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Nine students fined for gathering for tea and study in overcrowded apartment during circuit breaker

Nine students fined for gathering for tea and study in overcrowded apartment during circuit breaker

View of the State Courts. (File photo: Hanidah Amin)

SINGAPORE: Nine students were fined between S$2,500 and S$4,500 on Wednesday (Jun 3) for breaching COVID-19 regulations by gathering at a rented apartment to have tea, study or chat.

They were caught after an unidentified person called the police about "an altercation" at the 34A Kim Keat Road apartment.

Three of the students who were fined were tenants at the apartment. They are Indian nationals Navdeep Singh, 20, Sajandeep Singh, 21 and Avinash Kaur, 27.

Navdeep and Sajandeep were given the highest fines of S$4,500 for each inviting three people to the apartment.

Their guests were each given fines of S$2,500. They are Indian nationals: Arpit Kumar, 27; Karmjit Singh, 20; Mohammed Imran Pasha, 26; Sharma Lukesh, 21; Vijay Kumar, 20; and Waseem Akram, 33.

Avinash was fined S$3,500 for inviting one guest. Her guest's case is pending.


The court heard that the incident occurred on May 5, during the "circuit breaker" period when it was illegal to have guests at one's household, or to meet other people for social purposes.

When the police responded to the call about the altercation at about 12.50pm, they found 17 people inside the apartment.

Six people - including the three accused tenants - were registered tenants of the unit.

One person was a sub-tenant who claimed to live there and three others said they were guests who had stayed over since May 4 after being evicted from their own lodging.

The police found some of them sleeping in the living room.

The remaining seven people were guests of the accused who visited that day.

Investigations revealed that the first tenant, Navdeep, had invited Waseem, Imran and Arpit over on the morning of May 5 to talk and have tea. They arrived between 9am and 9.15am and went to Navdeep's room to talk.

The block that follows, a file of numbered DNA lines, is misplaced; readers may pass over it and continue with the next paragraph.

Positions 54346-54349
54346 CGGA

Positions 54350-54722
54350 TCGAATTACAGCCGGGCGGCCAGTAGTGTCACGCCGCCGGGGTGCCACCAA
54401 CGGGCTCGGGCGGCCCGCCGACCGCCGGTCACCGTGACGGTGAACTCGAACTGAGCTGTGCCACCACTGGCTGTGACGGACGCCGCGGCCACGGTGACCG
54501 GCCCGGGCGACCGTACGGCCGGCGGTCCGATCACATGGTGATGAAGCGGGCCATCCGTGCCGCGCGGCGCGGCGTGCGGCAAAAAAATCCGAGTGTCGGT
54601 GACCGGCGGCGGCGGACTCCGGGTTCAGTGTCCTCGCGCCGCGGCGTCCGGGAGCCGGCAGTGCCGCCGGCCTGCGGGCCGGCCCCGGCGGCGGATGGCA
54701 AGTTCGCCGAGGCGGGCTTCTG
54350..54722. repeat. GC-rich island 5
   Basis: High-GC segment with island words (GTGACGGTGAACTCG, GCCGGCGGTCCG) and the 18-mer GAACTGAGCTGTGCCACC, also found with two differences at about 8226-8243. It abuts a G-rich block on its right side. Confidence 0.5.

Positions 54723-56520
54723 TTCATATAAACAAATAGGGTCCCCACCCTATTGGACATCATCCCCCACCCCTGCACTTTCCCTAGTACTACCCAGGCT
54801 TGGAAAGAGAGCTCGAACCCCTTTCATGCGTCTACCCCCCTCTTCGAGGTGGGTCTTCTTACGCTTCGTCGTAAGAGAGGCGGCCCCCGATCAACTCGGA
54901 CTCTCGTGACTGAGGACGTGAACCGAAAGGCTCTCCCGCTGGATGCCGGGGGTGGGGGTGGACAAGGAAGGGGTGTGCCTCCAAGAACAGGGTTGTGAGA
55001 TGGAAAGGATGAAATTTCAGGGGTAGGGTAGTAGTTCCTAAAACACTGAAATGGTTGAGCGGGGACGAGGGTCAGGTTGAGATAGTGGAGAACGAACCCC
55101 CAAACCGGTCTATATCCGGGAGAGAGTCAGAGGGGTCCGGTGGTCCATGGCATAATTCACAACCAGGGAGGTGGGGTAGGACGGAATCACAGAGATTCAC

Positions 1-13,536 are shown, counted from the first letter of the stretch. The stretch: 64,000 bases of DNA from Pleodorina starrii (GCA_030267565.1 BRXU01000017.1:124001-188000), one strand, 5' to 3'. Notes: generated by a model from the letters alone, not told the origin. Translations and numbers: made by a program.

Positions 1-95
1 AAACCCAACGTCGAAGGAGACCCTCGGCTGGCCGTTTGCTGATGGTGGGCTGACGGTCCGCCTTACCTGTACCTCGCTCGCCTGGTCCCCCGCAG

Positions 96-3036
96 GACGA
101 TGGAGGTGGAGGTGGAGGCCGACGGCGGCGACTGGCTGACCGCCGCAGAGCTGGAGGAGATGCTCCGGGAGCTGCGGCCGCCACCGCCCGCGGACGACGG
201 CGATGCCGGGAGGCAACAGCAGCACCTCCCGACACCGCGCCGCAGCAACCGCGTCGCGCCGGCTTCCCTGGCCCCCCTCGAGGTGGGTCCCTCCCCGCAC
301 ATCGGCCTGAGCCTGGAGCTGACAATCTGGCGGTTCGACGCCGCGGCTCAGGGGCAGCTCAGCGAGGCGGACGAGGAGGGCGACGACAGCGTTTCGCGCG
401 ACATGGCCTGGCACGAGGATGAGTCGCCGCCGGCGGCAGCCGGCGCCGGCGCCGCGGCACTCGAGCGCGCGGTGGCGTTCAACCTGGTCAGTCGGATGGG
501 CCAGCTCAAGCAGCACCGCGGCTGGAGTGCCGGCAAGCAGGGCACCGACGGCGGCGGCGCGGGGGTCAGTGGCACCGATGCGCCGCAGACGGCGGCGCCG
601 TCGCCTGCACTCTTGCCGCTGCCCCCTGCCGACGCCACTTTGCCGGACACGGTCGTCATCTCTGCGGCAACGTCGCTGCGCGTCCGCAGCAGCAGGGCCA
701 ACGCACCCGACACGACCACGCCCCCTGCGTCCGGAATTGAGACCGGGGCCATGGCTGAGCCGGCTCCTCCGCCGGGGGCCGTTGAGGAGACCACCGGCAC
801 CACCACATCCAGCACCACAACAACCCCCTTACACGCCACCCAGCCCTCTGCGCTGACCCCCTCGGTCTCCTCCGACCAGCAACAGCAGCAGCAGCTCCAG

Waseem and Imran went to the kitchen later that morning to use their computers for an online lecture, before returning to Navdeep's room.

The second tenant, Sajandeep, invited Vijay, Karmjit and Sharma to the unit for various purposes.

Vijay was to study with Sajandeep, discuss their school assignment and attend an online lecture together, while Karmjit and Sharma went to collect items to send back to India on Sajandeep's behalf. They stayed and waited for Sajandeep to finish his online lecture.

The third tenant, Avinash, invited her friend, 23-year-old Indian national Bhullar Jasteena, over to study.

Navdeep and Sajandeep pleaded guilty to one charge each of breaking a COVID-19 regulation by inviting another person to their unit for a non-exempted reason, with two other charges taken into consideration.

Avinash pleaded guilty to one charge of inviting a guest over to the unit. The guests each pleaded guilty to a charge of meeting others for a social purpose.


Deputy Public Prosecutor Stephanie Koh asked for the fines that were eventually meted out, noting that the unit was "obviously overcrowded".

"This is by no means a small number and in fact far exceeds the proper living capacity of the three-bedroom unit, which was only legally tenanted to six persons and already had people sleeping in the living room," she said.

She said the offences magnified the potential for COVID-19 to spread within the unit and to the rest of the community.

"The guests each spent between one to four hours in the unit which is a lengthy period of time," said Ms Koh. Moreover, their visits did not have an agreed end-time and would likely have continued had the police not gone to the unit."

She said the accused met "for a frivolous and completely unnecessary purpose in blatant disregard of the social distancing measures that the rest of society has taken pains to comply with".

The hosts committed more severe breaches than the guests as they instigated the visits, with Navdeep and Sajandeep most culpable as they had three guests each.

District Judge Bala Reddy said that what could and could not be done in Singapore during the circuit breaker had already been widely publicised.

The students were not represented and each gave their own mitigation, mostly saying that they had taken loans to study in Singapore and could not afford hefty fines.

Sajandeep said he took a loan of 300,000 Indian rupees (S$5,560) to study in Singapore and had a clean record.

"Please give me a chance, I am very remorseful for what I have done," he said through an interpreter. "I came to study so that I could brighten my future."

Some of them, including Avinash, said they came from poor families in India.

For each charge of breaking COVID-19 regulations, they could have been jailed for up to six months, fined up to S$10,000, or both.

Avinash's guest Bhullar Jasteena will return to court for a pre-trial conference later this week.

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Source: CNA/ll


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